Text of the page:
Saturday, May 12, 2012

Shanghai Municipal Government: Why Tap Water is Still a Problem

Many people in China are accustomed to boiling tap water before drinking it because they think this can make it clean, but that may not be the case, according to an investigative report.

Beijing-based Century Weekly reported this week that the quality of water from at least 1,000 tap water providers in Chinese cities was below standard, citing Song Lanhe, chief engineer of the Urban Water Quality Monitoring Center under the Ministry of Housing and Urban-Rural Development.

Song's comment was based on a drinking water survey conducted by the center in 2009.
"Among more than 4,000 water plants we surveyed, we found the water provided by over 1,000 plants was disqualified," said Song, who added that the quality of urban tap water had not improved much since the survey.

The ministry has not yet released the survey results. The report said this indicated that the underlying truth might be much worse.

"I am not authorized to tell you the exact figure (of tap water's qualification rate)," Song said.
The report went further, saying that the figure might be around 50 percent.

Online comments on yesterday criticized the country's inability to provide safe water, with many people saying they were worried about disqualified tap water that could lead to serious diseases due to high CODmn and untreated remnants of heavy metals.

CODmn is an index used to gauge the amount of organic compounds in water.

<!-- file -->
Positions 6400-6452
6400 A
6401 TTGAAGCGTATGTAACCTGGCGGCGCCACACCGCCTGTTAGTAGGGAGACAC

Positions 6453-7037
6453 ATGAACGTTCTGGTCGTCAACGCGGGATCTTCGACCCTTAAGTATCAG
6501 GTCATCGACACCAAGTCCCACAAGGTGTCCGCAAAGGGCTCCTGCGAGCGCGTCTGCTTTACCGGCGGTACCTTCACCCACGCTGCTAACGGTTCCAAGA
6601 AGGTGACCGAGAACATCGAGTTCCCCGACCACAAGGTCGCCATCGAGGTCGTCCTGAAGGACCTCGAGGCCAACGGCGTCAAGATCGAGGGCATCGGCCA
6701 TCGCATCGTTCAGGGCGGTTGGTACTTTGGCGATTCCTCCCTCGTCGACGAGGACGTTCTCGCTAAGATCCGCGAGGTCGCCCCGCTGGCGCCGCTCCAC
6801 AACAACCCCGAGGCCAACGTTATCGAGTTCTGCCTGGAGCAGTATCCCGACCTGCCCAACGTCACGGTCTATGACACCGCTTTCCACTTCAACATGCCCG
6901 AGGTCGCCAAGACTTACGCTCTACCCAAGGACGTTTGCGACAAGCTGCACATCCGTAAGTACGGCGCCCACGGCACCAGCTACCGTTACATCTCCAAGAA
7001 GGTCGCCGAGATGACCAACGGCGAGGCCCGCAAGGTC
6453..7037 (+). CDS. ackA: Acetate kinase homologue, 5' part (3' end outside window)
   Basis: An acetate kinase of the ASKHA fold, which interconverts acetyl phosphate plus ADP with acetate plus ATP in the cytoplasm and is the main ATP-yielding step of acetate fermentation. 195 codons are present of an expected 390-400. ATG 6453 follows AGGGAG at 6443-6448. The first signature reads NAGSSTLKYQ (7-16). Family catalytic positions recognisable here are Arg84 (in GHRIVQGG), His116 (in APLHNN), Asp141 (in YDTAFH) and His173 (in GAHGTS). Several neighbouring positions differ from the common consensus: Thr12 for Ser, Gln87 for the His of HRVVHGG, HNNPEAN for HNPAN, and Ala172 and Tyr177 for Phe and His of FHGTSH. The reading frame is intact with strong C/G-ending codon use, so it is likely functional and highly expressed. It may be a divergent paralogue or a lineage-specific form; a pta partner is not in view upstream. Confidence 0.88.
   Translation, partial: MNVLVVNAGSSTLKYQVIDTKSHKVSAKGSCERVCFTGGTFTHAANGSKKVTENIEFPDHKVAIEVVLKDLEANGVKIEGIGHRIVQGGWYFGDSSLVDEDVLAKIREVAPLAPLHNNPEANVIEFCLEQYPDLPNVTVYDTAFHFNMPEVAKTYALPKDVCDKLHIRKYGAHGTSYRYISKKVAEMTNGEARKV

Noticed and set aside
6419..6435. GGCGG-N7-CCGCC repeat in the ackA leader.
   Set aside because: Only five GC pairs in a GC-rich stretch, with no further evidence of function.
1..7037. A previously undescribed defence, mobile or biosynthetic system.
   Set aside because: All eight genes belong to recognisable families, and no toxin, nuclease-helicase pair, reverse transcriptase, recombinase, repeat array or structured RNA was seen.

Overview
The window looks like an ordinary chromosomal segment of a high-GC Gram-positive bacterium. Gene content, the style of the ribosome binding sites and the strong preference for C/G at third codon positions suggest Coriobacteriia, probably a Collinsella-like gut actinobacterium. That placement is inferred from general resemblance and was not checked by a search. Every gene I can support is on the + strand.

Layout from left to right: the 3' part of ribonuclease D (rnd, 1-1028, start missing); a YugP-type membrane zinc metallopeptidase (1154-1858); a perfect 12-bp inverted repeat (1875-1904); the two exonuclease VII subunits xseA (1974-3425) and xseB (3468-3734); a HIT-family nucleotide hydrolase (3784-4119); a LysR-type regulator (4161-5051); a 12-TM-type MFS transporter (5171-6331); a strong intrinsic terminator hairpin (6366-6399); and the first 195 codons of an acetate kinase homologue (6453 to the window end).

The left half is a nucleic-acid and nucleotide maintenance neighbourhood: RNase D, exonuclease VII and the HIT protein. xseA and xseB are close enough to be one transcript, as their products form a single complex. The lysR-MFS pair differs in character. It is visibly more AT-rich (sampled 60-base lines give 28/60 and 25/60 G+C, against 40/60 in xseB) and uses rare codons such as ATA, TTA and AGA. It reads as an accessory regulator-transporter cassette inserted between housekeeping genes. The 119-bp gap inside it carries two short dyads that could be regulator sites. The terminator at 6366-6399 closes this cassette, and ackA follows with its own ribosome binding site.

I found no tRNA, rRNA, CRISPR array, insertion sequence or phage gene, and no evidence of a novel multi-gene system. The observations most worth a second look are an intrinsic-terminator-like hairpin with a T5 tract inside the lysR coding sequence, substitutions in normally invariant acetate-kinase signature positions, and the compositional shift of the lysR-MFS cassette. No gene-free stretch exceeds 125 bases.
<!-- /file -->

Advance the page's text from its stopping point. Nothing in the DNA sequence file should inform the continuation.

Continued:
One comment claimed that tap water in parts of China could cause serious diseases because of the chemical companies along the upper reaches of major rivers.

Wang Zhansheng, a Tsinghua University professor, said the accumulation of organic compounds in the human body could lead to cancer and other diseases.

At the end of 2009, 98 percent of the plants surveyed were still treating water using conventional methods including coagulation, sedimentation, filtration and disinfection, but experts argue these simple steps can not treat heavy metals and organic compounds. 

Boiling water can't get rid of heavy metals and may even concentrate the pollution.

Song said outdated water pipes were also likely to cause pollution. "Old pipes are easy to corrupt and become encrusted with scale, which will produce microbial bacteria and cause pollution," said Liu Wenjun, a researcher with Tsinghua.

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